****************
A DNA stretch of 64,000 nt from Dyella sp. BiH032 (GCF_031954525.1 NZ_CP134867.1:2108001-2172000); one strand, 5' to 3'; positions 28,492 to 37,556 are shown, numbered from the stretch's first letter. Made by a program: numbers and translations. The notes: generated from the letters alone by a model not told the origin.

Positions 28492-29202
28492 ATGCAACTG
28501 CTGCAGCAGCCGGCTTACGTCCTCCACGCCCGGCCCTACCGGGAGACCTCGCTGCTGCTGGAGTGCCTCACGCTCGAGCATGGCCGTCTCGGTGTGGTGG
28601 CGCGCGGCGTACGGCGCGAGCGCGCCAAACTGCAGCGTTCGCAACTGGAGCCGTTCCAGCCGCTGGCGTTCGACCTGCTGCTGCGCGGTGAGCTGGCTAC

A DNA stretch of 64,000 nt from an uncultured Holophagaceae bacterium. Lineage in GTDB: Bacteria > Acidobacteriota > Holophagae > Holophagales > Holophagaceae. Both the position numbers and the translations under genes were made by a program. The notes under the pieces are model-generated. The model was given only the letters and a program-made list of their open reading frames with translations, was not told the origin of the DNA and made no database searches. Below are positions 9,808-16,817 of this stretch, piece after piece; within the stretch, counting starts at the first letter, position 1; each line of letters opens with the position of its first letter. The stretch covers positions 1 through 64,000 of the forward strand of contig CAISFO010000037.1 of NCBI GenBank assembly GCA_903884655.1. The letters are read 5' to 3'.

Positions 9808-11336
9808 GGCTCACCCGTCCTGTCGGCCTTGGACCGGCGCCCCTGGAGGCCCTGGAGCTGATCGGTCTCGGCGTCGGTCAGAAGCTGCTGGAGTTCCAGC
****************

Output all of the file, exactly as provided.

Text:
A DNA stretch of 64,000 nt from Dyella sp. BiH032 (GCF_031954525.1 NZ_CP134867.1:2108001-2172000); one strand, 5' to 3'; positions 28,492 to 37,556 are shown, numbered from the stretch's first letter. Made by a program: numbers and translations. The notes: generated from the letters alone by a model not told the origin.

Positions 28492-29202
28492 ATGCAACTG
28501 CTGCAGCAGCCGGCTTACGTCCTCCACGCCCGGCCCTACCGGGAGACCTCGCTGCTGCTGGAGTGCCTCACGCTCGAGCATGGCCGTCTCGGTGTGGTGG
28601 CGCGCGGCGTACGGCGCGAGCGCGCCAAACTGCAGCGTTCGCAACTGGAGCCGTTCCAGCCGCTGGCGTTCGACCTGCTGCTGCGCGGTGAGCTGGCTAC

A DNA stretch of 64,000 nt from an uncultured Holophagaceae bacterium. Lineage in GTDB: Bacteria > Acidobacteriota > Holophagae > Holophagales > Holophagaceae. Both the position numbers and the translations under genes were made by a program. The notes under the pieces are model-generated. The model was given only the letters and a program-made list of their open reading frames with translations, was not told the origin of the DNA and made no database searches. Below are positions 9,808-16,817 of this stretch, piece after piece; within the stretch, counting starts at the first letter, position 1; each line of letters opens with the position of its first letter. The stretch covers positions 1 through 64,000 of the forward strand of contig CAISFO010000037.1 of NCBI GenBank assembly GCA_903884655.1. The letters are read 5' to 3'.

Positions 9808-11336
9808 GGCTCACCCGTCCTGTCGGCCTTGGACCGGCGCCCCTGGAGGCCCTGGAGCTGATCGGTCTCGGCGTCGGTCAGAAGCTGCTGGAGTTCCAGC